I think it's their focus on performance and good architecture that makes vscode stand out.
Sure sublime also has great engineering behind it, but being able to contribute and look under the hood of tools, we developers use is very exciting. It feels like a very democratic process.
I remember filing the mini-map bug in Monaco, I'm so glad to see they are working on implementing it in a performant way even though it will require large rewrites of their editor rendering code.
That doesn't sound right... but then again I don't know enough about TextMate grammars to argue.
- the only way to interpret the grammars and get anywhere near original fidelity is to use the exact same regular expression library (with its custom syntax constructs)
- in the Monaco Editor, we are constrained to a browser environment where we cannot do anything similar
- we have experimented with Emscripten to compile the C library to asm.js, but performance was very poor even in Firefox (10x slower) and extremely poor in Chrome (100x slower).
- we can revisit this once WebAssembly gets traction in the major browsers, but we will still need to consider the browser matrix we support. i.e. if we support IE11 and only Edge will add WebAssembly support, what will the experience be in IE11, etc.
The article says "It was shipped in the form of the Monaco Editor in various Microsoft projects, including Internet Explorer's F12 tools"; presumably some of those projects also embed it into webpages.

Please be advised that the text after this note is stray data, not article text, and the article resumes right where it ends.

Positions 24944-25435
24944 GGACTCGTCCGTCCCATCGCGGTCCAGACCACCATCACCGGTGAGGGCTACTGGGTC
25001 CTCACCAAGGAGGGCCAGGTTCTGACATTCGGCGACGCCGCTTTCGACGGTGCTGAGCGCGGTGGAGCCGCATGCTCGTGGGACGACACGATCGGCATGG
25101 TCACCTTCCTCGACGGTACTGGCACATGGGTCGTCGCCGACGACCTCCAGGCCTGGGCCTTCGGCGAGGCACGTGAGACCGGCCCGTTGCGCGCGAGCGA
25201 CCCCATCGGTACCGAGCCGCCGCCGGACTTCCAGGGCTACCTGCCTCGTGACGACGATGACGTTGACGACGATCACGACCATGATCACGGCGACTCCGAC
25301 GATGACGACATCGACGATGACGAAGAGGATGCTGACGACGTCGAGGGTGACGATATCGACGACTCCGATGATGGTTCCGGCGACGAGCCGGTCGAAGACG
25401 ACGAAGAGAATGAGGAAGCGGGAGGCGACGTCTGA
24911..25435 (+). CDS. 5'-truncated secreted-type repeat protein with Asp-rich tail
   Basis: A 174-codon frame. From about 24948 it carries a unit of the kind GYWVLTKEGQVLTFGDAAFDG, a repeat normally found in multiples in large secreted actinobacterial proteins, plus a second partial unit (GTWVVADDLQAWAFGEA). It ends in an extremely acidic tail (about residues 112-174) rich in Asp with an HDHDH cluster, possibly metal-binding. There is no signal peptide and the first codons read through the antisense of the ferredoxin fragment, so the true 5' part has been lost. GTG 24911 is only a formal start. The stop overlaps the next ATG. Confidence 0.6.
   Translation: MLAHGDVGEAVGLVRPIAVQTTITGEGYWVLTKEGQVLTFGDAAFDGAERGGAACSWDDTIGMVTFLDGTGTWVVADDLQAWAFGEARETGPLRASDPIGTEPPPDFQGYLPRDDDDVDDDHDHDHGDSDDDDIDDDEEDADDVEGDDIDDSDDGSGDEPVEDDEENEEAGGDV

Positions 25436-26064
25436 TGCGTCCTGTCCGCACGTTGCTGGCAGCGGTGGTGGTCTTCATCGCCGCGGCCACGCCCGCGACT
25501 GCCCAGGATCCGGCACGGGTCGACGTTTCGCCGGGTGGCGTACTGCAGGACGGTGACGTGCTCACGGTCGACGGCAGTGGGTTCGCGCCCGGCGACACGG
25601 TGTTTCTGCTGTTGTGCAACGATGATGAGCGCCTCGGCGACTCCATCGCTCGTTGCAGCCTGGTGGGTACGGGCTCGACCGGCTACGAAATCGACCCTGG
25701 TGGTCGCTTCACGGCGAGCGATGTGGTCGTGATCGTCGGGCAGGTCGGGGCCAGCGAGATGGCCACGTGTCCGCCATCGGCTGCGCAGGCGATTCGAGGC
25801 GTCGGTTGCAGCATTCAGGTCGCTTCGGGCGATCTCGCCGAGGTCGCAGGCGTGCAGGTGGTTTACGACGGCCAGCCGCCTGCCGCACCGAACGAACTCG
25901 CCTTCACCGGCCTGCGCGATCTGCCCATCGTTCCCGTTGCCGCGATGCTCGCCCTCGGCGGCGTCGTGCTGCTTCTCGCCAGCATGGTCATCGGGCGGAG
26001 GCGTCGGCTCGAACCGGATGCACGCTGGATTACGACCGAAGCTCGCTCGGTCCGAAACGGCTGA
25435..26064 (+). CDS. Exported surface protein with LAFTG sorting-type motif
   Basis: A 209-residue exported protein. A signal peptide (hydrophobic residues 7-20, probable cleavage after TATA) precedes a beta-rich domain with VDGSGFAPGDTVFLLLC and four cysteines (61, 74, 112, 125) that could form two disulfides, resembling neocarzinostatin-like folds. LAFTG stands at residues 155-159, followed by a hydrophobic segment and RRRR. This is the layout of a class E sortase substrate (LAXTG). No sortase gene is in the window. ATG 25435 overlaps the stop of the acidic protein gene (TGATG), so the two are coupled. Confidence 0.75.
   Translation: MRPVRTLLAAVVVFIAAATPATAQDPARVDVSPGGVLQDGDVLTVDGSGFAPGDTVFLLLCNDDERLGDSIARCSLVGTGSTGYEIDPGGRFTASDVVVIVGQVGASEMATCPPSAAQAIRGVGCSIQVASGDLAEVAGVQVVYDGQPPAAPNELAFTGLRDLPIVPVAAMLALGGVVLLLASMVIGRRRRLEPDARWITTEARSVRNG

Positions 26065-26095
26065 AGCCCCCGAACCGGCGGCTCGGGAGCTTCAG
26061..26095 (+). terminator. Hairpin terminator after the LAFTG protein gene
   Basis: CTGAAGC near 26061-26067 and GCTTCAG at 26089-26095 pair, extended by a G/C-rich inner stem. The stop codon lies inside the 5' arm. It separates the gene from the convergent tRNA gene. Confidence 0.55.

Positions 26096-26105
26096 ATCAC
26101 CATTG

Maybe more things, I stopped reading the docs at that point to comment here. They have other features absent from JS that can be more or less polyfilled, like possessive quantifiers and sticky matching (they do it with an escape sequence, though, so it can only be polyfilled using this trick if the escape character applies to the whole regexp rather than part of it).
I'm surprised I've never seen that typo for regex before. It's wonderful.
Can anyone explain why this is the case? It's not only in VSCode, I remember seeing something about TextMate grammars also in other editors.
It's harder than it sounds if you want to support many languages. The Sublime syntaxes repo I use has 34,000 lines of grammars whereas my engine is only 3000 lines of code. If you count all the tmLanguage files for nice languages available online it's probably hundreds of thousands of lines, and that's in a pretty dense format. The whole point of using tmLanguage files is that people don't care about how fast other languages are if there is no highlighting for their language.
I could get way better performance by rewriting all those grammars using compiled parsers in Rust (like Xi has as an option https://github.com/google/xi-editor) but it would take an absurd amount of effort.
Why don't we use other text editors grammars that are simpler/quicker to parse in JS? I have no idea on the technicalities, but for instance, Vim or Emacs grammars instead?
Maybe they meant that browsers don't usually have access to the file system, but that's changing and also not applicable since they're using Electron and have NodeJS at their disposal.
Also all that video tests for is the presence of an optimization where it updates the on-screen colours as soon as that part of the file is done instead of after the entire file is done. It tells nothing about the underlying speed of the highlighting engines. Perhaps an important optimization, but not much information here.
In the end, we simply could not write tokenizers for all languages by hand. And our users wanted to take their themes with them when switching to VS Code. That's why we added support for TM grammars and TM themes, and in hindsight I still consider it to be a very smart decision.
I can see that reusing .tmLanguage files saves a lot of work, but that format is atrocious -- hard to both read and write. (I once wrote a parser/highlighter for it in ObjC, it was not a lot of fun.)
Syntax highlighting is eye candy. Automatic indentation is what turns a text editor into a code editor.